Electrical Safety PPE Explained

Electrical Safety PPE

Electrical Safety PPE

Electrical Safety PPE
Personal protective equipment (PPE), such as gloves, goggles, protective clothing, hats and any other electrical safety garments are essential to protecting workers from electrical hazards, such as arc flashes.


Electrical Safety PPE Selection
Employers usually choose the appropriate PPE based on the NFPA (National Fire Protection Association) 70E safety standard hazard category classification table.

Another method that’s used to choose the appropriate electrical safety PPE is by performing an arc flash hazard calculation to determine the incident arc energy. The IEEE (Institute of Electrical and Electronics Engineers) 1584 is one standard available that gives a guide on how to perform these calculations. When the incident energy calculation is complete, electrical safety PPE is selected with the protection level greater than the available incident energy.


Electrical Safety PPE -- Electrical Safety PPE Training
The U.S. governments electrical safety rules and regulations enforcer, OSHA (Occupational Safety and Health Administration), says that both employers and employees are responsible for a safe work environment.


Employers are called on to:

  • Provide workplace hazard assessments to determine if any physical and health hazards are present
  • Provide adequate electrical safety PPE for workers
  • Train workers to properly use and care for electrical safety PPE
  • Maintain PPE, discard and replace damaged electrical safety PPE
  • Sporadically review performance of electrical safety PPE programs.


Employers are called on to:
Employees are called on to:

  • Wear electrical safety PPE properly
  • Attend PPE training sessions
  • Clean and maintain PPE
  • Tell a manager when electrical safety PPE needs replacement.


Electrical Safety PPE -- Eye Protection
Eye injuries happen on the job because workers are either not wearing protective eye wear properly or not wearing it at all. Employers must ensure that eye wear is worn and fitted properly to reduce injury and fatality. If using prescription corrective lenses, then employers are responsible for finding eye protection that fits the worker's prescription or find additional eye protection to wear on top of the corrective lenses. Employers and employees must note that any additional eyewear can't interfere with the prescription lenses so vision isn't impaired.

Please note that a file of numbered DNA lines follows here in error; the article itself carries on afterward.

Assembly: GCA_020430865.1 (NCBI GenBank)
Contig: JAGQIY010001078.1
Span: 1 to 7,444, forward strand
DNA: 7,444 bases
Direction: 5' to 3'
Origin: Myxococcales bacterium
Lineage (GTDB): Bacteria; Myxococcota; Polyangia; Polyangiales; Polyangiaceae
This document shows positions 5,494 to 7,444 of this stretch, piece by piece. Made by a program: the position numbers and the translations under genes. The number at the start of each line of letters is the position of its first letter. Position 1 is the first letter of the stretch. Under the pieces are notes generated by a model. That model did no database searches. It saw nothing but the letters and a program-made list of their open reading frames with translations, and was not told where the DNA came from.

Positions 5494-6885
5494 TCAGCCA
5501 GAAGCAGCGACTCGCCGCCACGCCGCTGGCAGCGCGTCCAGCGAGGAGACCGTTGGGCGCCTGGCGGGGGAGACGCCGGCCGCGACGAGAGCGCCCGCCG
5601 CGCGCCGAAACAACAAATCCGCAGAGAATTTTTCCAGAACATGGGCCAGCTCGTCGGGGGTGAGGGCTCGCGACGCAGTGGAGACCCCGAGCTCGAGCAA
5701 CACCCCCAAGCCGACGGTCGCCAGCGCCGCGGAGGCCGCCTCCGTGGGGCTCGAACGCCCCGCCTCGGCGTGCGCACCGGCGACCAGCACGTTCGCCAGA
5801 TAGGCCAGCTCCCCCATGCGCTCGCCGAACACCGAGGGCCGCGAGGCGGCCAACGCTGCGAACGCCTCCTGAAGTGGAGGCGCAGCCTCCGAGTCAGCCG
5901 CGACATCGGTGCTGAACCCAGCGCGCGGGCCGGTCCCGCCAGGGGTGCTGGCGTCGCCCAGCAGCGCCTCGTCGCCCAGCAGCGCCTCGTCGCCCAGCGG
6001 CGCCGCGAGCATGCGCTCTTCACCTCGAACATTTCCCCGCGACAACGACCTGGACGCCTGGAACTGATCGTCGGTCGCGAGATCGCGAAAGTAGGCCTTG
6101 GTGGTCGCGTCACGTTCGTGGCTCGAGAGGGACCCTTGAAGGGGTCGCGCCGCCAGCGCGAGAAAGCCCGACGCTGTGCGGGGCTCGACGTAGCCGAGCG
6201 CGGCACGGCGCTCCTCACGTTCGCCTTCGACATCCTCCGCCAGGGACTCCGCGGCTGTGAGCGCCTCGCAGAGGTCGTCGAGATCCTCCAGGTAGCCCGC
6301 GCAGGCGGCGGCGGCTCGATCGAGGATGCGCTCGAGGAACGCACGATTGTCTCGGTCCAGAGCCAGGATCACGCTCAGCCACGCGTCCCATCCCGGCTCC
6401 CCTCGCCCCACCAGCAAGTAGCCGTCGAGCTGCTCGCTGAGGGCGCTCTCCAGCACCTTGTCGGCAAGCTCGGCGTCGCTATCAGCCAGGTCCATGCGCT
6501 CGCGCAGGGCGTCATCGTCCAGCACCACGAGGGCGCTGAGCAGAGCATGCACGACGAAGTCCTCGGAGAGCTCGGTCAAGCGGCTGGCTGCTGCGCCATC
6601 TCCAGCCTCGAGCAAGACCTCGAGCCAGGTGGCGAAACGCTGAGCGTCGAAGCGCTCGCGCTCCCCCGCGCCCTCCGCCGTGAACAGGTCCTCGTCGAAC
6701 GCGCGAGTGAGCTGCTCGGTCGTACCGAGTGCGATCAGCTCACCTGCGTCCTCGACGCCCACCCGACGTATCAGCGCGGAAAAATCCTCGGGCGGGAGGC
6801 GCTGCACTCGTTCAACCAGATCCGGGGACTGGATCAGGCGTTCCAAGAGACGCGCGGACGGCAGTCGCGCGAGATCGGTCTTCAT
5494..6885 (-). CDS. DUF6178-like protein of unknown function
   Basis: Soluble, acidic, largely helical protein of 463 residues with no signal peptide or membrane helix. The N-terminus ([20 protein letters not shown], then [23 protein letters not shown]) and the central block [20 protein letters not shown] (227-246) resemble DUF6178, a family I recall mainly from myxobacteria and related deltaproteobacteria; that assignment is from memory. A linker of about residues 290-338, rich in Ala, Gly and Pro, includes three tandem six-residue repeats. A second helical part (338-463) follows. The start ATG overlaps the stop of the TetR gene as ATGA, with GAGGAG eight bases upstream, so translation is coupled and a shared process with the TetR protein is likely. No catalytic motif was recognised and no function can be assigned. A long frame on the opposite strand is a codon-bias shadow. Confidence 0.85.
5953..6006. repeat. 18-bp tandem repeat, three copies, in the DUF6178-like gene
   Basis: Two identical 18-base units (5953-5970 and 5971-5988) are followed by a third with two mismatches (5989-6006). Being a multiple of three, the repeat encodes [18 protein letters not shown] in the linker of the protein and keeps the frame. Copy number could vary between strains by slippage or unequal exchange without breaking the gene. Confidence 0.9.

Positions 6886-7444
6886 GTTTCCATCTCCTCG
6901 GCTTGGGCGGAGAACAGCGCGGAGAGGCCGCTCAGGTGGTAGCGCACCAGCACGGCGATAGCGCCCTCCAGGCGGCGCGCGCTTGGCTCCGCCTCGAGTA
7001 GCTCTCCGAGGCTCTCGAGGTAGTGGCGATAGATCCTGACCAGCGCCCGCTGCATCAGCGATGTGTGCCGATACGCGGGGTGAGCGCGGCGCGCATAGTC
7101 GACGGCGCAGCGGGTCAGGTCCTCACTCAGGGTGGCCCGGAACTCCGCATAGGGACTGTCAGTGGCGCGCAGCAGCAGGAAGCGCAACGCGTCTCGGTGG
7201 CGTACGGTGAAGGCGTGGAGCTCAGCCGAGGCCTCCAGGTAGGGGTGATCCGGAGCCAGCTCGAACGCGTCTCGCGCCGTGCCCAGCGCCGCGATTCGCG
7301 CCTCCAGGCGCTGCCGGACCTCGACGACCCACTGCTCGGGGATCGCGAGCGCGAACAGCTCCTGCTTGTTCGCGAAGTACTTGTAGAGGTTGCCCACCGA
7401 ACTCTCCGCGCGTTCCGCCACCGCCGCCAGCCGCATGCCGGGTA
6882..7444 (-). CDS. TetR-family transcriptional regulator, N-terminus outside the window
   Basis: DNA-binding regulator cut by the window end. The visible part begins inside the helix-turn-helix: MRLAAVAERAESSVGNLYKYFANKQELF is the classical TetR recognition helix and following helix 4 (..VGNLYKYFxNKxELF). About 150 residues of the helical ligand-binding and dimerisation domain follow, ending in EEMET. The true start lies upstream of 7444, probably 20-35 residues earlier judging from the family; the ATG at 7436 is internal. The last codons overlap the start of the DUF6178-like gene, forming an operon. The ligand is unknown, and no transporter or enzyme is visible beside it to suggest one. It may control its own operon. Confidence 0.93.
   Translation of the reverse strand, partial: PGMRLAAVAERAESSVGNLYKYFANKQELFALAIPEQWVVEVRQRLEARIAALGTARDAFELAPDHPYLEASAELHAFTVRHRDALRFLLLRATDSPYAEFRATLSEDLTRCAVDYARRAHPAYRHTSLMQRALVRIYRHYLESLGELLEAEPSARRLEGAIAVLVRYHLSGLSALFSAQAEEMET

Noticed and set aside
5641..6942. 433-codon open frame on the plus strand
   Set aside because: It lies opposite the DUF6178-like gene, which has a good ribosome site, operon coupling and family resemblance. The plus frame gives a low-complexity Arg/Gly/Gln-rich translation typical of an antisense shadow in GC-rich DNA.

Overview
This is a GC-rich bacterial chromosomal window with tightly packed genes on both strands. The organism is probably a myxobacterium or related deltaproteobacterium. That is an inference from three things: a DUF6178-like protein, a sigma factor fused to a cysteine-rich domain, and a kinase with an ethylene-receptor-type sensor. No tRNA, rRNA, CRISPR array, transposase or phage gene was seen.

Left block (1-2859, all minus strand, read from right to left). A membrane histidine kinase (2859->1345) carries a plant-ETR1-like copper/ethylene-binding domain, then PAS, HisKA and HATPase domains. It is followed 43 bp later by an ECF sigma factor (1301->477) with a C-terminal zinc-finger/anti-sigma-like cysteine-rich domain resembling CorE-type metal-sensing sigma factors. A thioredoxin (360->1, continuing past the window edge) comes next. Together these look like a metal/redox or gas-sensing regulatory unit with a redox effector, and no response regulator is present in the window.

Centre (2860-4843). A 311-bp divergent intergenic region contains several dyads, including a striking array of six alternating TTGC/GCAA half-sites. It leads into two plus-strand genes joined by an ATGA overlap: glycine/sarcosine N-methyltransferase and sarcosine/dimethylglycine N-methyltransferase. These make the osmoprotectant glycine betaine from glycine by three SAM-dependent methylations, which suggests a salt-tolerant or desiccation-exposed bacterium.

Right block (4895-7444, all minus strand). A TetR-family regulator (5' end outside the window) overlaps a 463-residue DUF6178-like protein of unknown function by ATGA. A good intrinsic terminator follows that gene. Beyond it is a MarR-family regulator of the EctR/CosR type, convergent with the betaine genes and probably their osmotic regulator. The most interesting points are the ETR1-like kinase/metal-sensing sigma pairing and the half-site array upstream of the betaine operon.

Employees should note the following tips when selecting adequate electrical safety PPE eyewear.


According to OSHA, eye protection electrical safety PPE must:

  • Protect against required workplace hazards
  • Fit on employee's face while providing a reasonable amount of comfort
  • Provide no limitations in movement and vision
  • Provide durability and cleanliness

Suggested eyewear includes face shields, goggles, and safety spectacles.


Electrical Safety PPE -- Head Protection
Head injuries can handicap or kill an employee, so hard hats or safety helmets are efficient ways to provide head protection on the job. Hard hats, in particular, can help prevent the human head from coming into live electrical equipment, which can result in electrical fire or electrical shock.

OSHA says that employees must wear hard hats with the bill facing forward to properly protect workers, so that:

  • Resistance exists against object penetration
  • The shock of a blow can be absorbed
  • Water-resistance and slow-burning properties exist


Hard hats are categorized into different industrial classes to provide different kinds of protection.

  • Class A hard hats give the lowest level of voltage protection (up to 2,200 volts).
  • Class B hard hats provide the highest level of protection against electrical accidents, with burn protection and high-voltage shock (up to 20,000 volts).
  • Class C hard hats provide no protection from electrical hazards


Electrical Safety PPE -- Foot and Leg Protection
Electricians or workers at risk to electrical hazards should wear non-conductive footwear, such as safety-toe shoes (up to 600 volts against open circuits in dry conditions). These shoes prevent the completion of an electrical circuit to the ground, which travels through the worker’s feet. These shoes should be worn with other insulation equipment and extra precautions should be taken to lower the risk of electrical hazard. Foot protection using safety-toe shoes might be compromised if the shoes become wet, metal particles are embedded at the bottom of the shoe, or workers touch grounded conductive materials. It's also important to note that nonconductive footwear must not be used in explosive or hazardous locations.

Electrical Safety PPE should also be worn to protect the rest of the body.

Free Onsine Training Quotation

Free Subscription
Electricity Today

Free Subscription
Electricity Today

Content Community Connection